In addition to this conundrum regarding Lx’s origin a question exists around just who on the Left is supporting the concept of a fully-automated society? The blogger Jehu suggests the call for full automation isn’t being supported by the hungry masses – or any class for that matter:

This is a second contradiction in Srnicek and Williams argument. Society seems to be moving inexorably toward complete automation, despite the fact no class in society wants complete automation
– Jehu, The Poverty of Left Accelerationism: A review of Srnicek and Williams, “Inventing the Future

In the face of this criticism it is worth remembering the following. The very group the Left has claimed to represent are predicted to see their livelihoods crushed by the Soggoth like advance of automation. In turn the Lx movement is very likely to be accused of embracing this creation of the Elder Things.

Further to observations about their relationship to the wider postmodern movement many could argue Left Accelerationism’s associations need to be loosened and its views broadened to include the Modern.

This is a direction Srnicek and Williams seem to have headed in whether consciously or not at least in regard to the ‘Modern’. Edmund Berger’s piece on the plane beyond postmodernism draws this link between said school of thought, technology and Left Accelerationism:

 It validates Nick Srnicek and Alex William’s insistence on the need for a left-wing “politics at ease with a modernity of abstraction, complexity, globality, and technology.

– Edmund Berger

Perhaps then the logical next step for Lx is to move into a metamodern direction, or for those who break away from Lx to do so?  Huffington Post writer Seth Abramson captured the underlying essence of the relation between the Internet and metamodernism, which is obviously applicable to Lx:

Radios, and even the early years of technological industrialization, emphasized distance in a way that was unmistakable. The Internet, by comparison, is a strange mix of distance and closeness, detachment and immediacy — our sense of ourselves and strangers’ varying senses of us — that postmodernism doesn’t really seem to describe well.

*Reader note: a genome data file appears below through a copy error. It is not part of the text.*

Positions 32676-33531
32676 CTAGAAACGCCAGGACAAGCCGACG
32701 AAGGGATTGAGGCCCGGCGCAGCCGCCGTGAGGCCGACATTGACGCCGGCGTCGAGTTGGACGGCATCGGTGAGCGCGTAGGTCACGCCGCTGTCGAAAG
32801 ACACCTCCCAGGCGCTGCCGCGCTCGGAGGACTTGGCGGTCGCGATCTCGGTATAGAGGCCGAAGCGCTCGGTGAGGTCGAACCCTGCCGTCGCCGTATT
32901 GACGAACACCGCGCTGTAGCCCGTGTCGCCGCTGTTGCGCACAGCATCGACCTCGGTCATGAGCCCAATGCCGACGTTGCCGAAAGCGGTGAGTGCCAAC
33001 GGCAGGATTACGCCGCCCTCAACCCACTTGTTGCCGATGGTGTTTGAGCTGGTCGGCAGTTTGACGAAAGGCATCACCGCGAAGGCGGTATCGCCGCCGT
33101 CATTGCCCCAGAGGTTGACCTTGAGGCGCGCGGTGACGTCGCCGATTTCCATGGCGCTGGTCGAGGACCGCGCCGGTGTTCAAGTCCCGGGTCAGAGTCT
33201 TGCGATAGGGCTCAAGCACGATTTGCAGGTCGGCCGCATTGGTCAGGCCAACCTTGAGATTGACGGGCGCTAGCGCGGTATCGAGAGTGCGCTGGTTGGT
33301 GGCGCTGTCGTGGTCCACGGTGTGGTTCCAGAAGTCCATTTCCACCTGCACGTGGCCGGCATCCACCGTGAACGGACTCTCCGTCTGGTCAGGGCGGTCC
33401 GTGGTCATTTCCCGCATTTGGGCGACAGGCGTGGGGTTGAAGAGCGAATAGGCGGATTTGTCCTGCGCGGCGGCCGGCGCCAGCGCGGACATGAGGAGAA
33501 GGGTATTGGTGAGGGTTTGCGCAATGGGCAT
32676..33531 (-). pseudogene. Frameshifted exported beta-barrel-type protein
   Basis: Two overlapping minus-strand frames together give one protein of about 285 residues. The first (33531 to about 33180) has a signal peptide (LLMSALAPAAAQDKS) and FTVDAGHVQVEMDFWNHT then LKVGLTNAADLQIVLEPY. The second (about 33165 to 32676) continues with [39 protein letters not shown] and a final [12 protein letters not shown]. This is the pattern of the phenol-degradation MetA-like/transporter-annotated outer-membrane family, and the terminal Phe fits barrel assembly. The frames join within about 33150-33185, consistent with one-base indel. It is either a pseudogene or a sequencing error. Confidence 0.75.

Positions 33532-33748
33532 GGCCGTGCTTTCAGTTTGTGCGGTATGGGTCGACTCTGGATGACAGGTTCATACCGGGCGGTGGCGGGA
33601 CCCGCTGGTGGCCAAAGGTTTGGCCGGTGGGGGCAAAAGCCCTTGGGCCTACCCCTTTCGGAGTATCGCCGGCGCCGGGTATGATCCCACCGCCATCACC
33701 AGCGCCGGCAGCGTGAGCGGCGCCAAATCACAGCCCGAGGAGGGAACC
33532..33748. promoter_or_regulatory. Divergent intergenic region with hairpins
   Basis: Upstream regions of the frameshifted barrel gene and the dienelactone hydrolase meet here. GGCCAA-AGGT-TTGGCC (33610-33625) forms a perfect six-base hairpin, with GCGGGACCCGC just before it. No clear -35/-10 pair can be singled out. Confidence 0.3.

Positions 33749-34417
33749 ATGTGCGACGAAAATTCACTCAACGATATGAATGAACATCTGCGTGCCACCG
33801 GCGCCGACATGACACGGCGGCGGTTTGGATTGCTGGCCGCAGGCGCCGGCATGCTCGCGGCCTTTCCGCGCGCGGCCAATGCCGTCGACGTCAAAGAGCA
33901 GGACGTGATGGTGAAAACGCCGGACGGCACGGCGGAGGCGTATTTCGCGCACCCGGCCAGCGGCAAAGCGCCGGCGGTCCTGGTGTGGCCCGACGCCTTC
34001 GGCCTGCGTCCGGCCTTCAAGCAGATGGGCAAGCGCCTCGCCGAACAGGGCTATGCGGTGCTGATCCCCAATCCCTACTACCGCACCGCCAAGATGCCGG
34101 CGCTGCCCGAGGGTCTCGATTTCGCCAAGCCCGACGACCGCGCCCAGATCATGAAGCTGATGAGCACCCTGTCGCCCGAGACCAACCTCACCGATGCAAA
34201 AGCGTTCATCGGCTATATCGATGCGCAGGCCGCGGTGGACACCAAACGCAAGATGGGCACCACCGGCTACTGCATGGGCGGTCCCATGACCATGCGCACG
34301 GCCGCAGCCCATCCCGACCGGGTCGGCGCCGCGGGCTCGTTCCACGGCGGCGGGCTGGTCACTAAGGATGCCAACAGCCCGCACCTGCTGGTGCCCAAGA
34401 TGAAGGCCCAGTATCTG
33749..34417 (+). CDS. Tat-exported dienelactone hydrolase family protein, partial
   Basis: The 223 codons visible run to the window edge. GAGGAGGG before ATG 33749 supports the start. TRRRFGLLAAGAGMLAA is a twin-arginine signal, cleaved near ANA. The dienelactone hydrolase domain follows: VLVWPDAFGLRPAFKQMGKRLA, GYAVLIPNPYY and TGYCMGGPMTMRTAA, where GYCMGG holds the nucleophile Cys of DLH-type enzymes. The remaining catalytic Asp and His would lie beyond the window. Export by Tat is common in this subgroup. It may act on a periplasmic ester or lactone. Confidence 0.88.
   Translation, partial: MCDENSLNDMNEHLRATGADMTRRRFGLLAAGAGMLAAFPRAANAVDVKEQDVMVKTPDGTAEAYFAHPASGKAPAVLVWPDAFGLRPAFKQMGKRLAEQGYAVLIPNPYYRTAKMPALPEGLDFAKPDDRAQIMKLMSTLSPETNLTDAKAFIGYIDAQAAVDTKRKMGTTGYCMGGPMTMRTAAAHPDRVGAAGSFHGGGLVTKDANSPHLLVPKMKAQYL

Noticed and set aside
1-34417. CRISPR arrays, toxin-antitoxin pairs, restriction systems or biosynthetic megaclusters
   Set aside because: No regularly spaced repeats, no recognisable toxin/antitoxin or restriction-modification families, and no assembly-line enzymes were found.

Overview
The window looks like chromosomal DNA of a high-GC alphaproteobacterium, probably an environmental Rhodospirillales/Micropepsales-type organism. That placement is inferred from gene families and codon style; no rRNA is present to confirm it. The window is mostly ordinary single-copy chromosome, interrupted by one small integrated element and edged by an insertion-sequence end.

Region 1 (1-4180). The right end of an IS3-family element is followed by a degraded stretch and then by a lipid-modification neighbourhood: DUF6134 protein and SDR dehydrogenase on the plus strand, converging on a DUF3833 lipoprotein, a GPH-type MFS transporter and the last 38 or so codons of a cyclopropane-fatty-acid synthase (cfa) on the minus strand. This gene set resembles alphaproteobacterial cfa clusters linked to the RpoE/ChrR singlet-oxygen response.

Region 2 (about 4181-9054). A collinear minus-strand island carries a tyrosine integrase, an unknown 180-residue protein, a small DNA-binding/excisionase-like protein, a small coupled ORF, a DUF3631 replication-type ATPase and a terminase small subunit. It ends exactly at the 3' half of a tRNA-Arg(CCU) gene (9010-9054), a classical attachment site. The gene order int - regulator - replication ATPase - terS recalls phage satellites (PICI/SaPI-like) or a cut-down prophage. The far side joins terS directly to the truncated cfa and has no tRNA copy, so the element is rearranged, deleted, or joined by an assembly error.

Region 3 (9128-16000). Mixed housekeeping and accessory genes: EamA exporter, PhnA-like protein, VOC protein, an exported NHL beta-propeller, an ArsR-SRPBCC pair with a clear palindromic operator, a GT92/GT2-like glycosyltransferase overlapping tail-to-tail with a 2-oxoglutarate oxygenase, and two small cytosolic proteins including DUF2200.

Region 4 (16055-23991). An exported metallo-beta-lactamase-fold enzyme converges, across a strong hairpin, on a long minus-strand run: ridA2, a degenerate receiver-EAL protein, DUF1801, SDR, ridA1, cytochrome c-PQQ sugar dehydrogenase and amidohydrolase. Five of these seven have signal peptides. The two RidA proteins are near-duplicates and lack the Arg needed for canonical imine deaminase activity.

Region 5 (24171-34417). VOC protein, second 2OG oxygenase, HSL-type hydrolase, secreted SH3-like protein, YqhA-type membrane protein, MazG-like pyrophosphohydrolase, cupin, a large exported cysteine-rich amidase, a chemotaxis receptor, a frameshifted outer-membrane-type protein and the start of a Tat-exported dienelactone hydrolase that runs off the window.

– Seth Abramson, Huffington Post

In addition to postmodernism, members of the Lx movement also seem to be critiquing its association with other elements of the modern Left. The #AltWoke manifesto being an example of this. Looking at Lx’s relationship to other dominant Left-wing platforms it attacks the ‘identity-politics’ that have become a lightening rod of late.

Identity politics became an albatross, however. Both the moderate and radical were too eager to evangelize oppressed identities. There was no room for discussion, no place for debate. Call outs, clap backs, and other reality tv patois replaced dialectics.

–  #AltWoke Manifesto

This train of thought continues throughout the Manifesto demanding a reformist approach. An attempted move into a new direction however has not come without its problems. The #AltWoke and larger Lx movement is unfortunately caught in a self defined feedback loop – by pinning the colors of the Left to its chest it has also bound itself to the culture, ideas and fortunes of said political grouping.

This has been lost on Nick Land. When tackling the subject of Accelerationism in Jacobite magazine he had the following to say at first about capital:

In this germinal accelerationist matrix, there is no distinction to be made between the destruction of capitalism and its intensification. The auto-destruction of capitalism is what capitalism is. “Creative destruction” is the whole of it, beside only its retardations, partial compensations, or inhibitions.

Capital revolutionizes itself more thoroughly than any extrinsic ‘revolution’ possibly could.


And then secondly Lx’s relationship to it, specifically citing Srnicek and Williams work:

 In 2013, Nick Srnicek and Alex Williams sought to resolve this intolerable – even ‘schizophrenic’ – ambivalence in their ‘Manifesto for an Accelerationist Politics,’ which aimed to precipitate a specifically anti-capitalist ‘Left-accelerationism’, clearly demarcated over against its abominably pro-capitalist ‘Right-accelerationist’ shadow. This project – predictably – was more successful at re-animating the accelerationist question than at ideologically purifying it in any sustainable way. It was only by introducing a wholly artificial distinction between capitalism and modernistic technological acceleration that their boundary lines could be drawn at all.

– Nick Land

As a result Left-Accelerationism has largely be dismissed by the Right as yet more pie-in-the-sky Marxism and critiqued by some of their fellow travelers as utopian fully automated luxury communism.  Or as Land and Rx proponents would have it, just simply off-base drawing artificial boundaries to justify its existence.

It is thus this paradox and the failure of Left-Accelerationism to coalesce into anything material so far that lead to Syffr’s Requiem for Left-Accelerationism. This decline has been catalyzed further as the inevitable attacks from elsewhere on the Left started due to its association with Land.